Premier Furnace Specialists/BeaverMatic shipped a large electrically-heated car bottom furnace to be installed at a customer’s location in the midwestern United States. The system was designed, built, and tested at Premier’s spacious new 40,000-square-foot facility in Farmington Hills, Michigan.
The furnace is capable of processing 16-foot x 16-foot parts that weigh up to 80 tons each. Six zones of temperature control and 900 KW will be used to heat these large parts up to a maximum temperature of 1,400°F. In keeping with current industry trends, the car bottom system has been designed to include all the necessary features required for strict compliance to current AMS 2750 standards.
The furnace includes a fully-insulated movable car bottom complete with oversized cast steel wheels that will roll over rails embedded in the customer’s floor. When the car bottom extends into the furnace, it will be securely sealed in place with a series of pneumatic clamps and high-temperature tadpole gaskets arranged to prevent air infiltration into the heating chamber. This pneumatic sealing mechanism is a standard and proven BeaverMatic design that has been successfully employed on many previous car bottom installations.
During processing, the customer’s product will rest on removable ceramic piers that can be specifically configured according to the size and weight of the individual part. Optimum thermal uniformity will be achieved by using large high-capacity fans and stainless-steel ductwork to aggressively direct and circulate either heated air or an inert gas atmosphere over and around the work piece. After heating, the furnace could selectively use a rapid cooling feature whereby products may be quickly and evenly cooled using an ambient air blower and a series of modulating valves controlled by the PLC.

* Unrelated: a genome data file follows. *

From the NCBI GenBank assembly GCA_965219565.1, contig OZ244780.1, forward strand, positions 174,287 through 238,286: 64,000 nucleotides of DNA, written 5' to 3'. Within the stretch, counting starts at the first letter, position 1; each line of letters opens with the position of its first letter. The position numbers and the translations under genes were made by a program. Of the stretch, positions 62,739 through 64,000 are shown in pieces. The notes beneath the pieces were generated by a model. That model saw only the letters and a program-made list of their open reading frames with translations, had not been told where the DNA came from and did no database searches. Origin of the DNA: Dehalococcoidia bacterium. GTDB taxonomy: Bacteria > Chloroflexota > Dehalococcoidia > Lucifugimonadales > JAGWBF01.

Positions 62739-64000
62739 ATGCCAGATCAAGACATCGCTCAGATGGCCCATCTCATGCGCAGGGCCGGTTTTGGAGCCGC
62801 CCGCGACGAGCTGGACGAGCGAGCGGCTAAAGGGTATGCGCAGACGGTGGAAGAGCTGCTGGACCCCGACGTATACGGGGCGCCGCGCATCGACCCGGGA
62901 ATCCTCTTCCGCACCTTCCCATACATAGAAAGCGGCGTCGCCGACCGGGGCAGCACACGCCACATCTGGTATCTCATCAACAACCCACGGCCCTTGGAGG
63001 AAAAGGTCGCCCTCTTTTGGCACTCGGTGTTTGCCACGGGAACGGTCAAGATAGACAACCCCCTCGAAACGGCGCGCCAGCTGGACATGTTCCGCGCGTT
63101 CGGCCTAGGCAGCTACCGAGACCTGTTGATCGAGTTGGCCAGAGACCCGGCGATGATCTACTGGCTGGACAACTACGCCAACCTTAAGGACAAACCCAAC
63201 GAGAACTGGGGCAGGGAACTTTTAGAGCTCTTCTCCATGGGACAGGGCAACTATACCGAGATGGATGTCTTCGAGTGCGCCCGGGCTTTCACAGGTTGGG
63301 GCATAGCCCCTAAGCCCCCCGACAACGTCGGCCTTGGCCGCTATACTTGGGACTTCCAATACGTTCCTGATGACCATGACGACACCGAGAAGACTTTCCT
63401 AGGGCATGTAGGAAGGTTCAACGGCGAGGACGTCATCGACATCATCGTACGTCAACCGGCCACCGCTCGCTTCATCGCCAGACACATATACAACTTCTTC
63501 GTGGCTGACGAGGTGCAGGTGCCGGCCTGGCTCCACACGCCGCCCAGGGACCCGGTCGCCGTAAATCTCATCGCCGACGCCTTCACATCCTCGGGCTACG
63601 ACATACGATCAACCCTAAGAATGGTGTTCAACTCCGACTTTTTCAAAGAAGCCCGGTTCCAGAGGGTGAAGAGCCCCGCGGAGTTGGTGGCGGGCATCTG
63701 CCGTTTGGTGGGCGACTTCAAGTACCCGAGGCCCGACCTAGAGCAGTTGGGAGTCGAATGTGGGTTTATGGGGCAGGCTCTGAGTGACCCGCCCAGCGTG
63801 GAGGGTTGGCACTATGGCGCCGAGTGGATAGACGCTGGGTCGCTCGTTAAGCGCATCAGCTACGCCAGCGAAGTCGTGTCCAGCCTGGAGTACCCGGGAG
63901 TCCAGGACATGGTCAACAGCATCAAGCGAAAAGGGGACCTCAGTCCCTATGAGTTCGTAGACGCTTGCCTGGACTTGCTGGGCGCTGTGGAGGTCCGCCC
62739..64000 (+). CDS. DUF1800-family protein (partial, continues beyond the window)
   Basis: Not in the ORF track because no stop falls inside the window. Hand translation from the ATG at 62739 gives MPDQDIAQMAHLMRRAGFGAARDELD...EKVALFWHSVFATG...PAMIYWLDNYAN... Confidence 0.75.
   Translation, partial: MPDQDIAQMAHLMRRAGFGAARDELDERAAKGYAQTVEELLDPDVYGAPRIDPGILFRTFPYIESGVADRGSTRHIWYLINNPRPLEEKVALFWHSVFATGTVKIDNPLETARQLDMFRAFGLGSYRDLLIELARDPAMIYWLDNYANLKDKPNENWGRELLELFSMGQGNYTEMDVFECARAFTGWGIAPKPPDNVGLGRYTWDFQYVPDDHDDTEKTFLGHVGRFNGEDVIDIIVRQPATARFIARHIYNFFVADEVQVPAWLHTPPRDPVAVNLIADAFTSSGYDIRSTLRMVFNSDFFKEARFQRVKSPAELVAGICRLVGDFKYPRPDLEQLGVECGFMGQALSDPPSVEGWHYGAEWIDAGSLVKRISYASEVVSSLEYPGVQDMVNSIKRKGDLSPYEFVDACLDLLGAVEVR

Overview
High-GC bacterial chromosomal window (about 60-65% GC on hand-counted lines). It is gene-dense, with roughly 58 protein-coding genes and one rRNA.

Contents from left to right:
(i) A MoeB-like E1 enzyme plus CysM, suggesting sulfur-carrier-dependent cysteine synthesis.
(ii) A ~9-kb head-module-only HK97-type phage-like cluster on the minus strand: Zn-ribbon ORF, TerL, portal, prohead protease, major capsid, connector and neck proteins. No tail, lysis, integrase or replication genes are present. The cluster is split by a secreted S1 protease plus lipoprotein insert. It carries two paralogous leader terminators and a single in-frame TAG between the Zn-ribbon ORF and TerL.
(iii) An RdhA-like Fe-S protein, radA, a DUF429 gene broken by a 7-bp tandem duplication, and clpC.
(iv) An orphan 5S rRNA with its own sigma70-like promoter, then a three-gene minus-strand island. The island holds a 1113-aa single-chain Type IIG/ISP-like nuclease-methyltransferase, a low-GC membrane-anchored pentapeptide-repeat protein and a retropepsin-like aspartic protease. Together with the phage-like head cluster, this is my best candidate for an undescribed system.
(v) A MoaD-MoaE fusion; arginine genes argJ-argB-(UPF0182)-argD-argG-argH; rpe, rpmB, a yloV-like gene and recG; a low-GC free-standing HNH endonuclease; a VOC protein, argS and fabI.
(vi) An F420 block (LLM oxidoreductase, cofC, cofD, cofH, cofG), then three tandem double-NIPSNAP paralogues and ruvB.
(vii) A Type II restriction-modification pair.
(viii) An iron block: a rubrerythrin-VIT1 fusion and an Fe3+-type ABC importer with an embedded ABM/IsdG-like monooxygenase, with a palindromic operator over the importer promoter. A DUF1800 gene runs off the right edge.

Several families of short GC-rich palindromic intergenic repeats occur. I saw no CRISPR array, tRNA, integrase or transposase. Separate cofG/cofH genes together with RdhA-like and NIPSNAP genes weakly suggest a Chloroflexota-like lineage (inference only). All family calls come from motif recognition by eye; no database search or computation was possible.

The furnace includes an Allen Bradley PLC control system that will be used for process control and will also be capable of recording input from up to 40 part-contact thermocouples during a typical cycle. The datalogging features are very flexible and the recording parameters may be easily selected by the operator from the system’s color touchscreen HMI. Additionally, part-contact thermocouples could be used for process control. This would allow for either heat or ambient air to be selectively applied or removed depending on whether the control system called for heating or cooling. Ethernet communication will allow for the car bottom furnace system to be fully integrated into the customer’s plantwide data network.
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